This week, to keep my spirits up and to lower my peeking stress level, I’ve been listening to 80’s music. I wasn’t alive in the early 80’s, but some of my youngest memories involve my mom dancing in hot shorts to Michael Jackson or Fine Young Cannibal’s “She Drives Me Crazy” while cleaning. Because my office is in the process of moving, we’re all packing up and my “You Make My Dreams Come True” Pandora station proved to be exactly what we needed. As the songs were playing, I’d notice how certain songs remind me of men I’ve loved or guys who have introduced me to a band I didn’t know. Some of the other women in the office would start singing and then proclaim who they were dating when that particular song came on. Somehow, the best of the 80’s translates into the best and the worse of men of the 80’s for those who lived through it – or discovered the music later on.

Listening to the stories while pouring what I owned into a large Staples cardboard box, I wondered if love is one continuous hype.

We’re sucked in early with fairytales and if we’re lucky, by watching our parents verbalize their admiration for one another. I didn’t really go through the “boys had cooties” phase, I was more concerned with my kindergarten boyfriend, but all of my friends were repulsed by the opposite sex (funny thing is, they’re all married now, and I’m happily not). Once that period comes to a close, we transition into middle school where holding hands and doodling our names with hearts and “forever-ever-and-ever-and-always” seems like the only important thing in the world. High school introduces us to sex, college we have a lot of sex, and in our 20’s we discover what great, incredible sex is, and wonder what we were thinking (or who we were doing) the years previous.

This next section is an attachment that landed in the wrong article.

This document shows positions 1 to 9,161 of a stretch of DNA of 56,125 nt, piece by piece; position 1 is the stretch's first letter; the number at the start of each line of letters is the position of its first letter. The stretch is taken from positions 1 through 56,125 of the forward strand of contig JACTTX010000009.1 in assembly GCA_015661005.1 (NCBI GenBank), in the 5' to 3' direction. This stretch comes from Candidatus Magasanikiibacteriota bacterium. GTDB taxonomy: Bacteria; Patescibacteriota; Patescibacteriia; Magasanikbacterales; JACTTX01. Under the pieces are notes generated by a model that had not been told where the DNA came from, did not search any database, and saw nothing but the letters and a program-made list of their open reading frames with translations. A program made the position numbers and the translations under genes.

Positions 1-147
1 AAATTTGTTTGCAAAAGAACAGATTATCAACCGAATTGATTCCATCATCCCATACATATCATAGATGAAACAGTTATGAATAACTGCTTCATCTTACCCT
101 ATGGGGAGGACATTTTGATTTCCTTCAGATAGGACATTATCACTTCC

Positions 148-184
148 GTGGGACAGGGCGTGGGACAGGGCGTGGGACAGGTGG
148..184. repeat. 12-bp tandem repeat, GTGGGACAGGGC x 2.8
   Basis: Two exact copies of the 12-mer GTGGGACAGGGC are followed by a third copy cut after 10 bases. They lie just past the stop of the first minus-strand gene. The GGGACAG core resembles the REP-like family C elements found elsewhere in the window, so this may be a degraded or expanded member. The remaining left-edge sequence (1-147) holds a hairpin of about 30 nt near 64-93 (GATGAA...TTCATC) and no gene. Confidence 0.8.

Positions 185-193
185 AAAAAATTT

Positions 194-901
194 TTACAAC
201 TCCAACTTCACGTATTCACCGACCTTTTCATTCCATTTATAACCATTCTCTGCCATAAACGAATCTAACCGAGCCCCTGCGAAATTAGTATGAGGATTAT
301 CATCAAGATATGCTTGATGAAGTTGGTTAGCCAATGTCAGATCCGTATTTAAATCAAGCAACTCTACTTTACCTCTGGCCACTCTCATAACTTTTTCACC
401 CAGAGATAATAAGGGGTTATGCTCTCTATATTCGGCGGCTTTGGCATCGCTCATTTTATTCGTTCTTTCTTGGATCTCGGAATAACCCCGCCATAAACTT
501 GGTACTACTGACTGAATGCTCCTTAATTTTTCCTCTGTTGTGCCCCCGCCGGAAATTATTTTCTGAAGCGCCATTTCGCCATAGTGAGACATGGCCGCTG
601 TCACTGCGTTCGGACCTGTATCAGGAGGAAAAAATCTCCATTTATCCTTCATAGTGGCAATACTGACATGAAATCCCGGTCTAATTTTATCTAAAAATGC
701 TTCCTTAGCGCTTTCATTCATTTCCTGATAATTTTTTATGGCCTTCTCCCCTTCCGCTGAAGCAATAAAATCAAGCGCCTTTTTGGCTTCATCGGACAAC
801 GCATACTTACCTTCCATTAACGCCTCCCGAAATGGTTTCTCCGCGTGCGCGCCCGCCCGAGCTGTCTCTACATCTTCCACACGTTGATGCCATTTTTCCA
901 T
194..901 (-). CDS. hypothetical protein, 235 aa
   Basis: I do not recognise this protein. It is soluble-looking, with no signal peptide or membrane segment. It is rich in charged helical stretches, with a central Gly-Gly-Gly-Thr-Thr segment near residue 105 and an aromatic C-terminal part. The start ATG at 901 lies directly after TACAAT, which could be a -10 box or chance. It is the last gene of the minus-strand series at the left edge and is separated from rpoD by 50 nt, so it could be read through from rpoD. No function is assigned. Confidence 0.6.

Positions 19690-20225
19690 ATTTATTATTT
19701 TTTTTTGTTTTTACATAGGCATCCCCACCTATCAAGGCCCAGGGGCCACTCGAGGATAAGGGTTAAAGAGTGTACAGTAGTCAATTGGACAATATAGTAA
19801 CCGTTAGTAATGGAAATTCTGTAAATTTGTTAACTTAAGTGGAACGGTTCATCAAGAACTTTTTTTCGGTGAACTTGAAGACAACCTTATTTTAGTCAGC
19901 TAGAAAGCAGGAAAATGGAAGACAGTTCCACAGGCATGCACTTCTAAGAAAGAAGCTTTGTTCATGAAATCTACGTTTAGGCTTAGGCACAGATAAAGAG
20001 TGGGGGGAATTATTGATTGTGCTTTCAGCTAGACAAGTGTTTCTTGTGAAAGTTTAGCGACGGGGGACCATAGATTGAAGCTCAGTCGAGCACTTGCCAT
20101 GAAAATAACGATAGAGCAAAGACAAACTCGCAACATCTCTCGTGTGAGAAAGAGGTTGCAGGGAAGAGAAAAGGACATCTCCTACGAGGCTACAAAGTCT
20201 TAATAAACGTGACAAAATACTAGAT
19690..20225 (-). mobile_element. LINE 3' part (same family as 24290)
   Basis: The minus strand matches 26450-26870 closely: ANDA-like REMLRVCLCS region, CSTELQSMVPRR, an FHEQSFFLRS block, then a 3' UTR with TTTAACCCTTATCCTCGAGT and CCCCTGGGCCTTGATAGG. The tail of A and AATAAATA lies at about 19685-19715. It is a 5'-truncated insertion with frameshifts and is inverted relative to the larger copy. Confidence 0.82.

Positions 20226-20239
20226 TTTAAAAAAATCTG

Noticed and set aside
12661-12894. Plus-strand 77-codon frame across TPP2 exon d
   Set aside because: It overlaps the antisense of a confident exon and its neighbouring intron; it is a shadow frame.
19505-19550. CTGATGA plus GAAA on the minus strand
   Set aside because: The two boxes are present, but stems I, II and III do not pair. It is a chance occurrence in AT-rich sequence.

For most, it is one date after another, one relationship after another, one bed and then another, one romance and then ten more. The personalities change, along with the clothes and the mannerisms, but the men essentially are all the same, each time – we get ourselves all hyped up on love. And when it’s good, when it has promise, we’ll go as far to think we’ll never feel it again. That this feeling, whatever it is, is impossible with another man. We’ll get so dead-set on this hype that we’ll become depressed thinking he is the end-all-be-all and we’re doomed if this doesn’t work out…or worse yet, if we screw it up.

If that was the case, Buffy the Vampire Slayer would still be making shows. So would Dawson’s Creek. We’d all still be listening to LFO, eating Dunkaroos, and wearing those god-awful acid-wash jeans (keep in mind Williamsburg is excused from this analogy). We’d all carry mobile phones that don’t fit in our bags and our dial-up internet would greet us with “You’ve Got Mail!”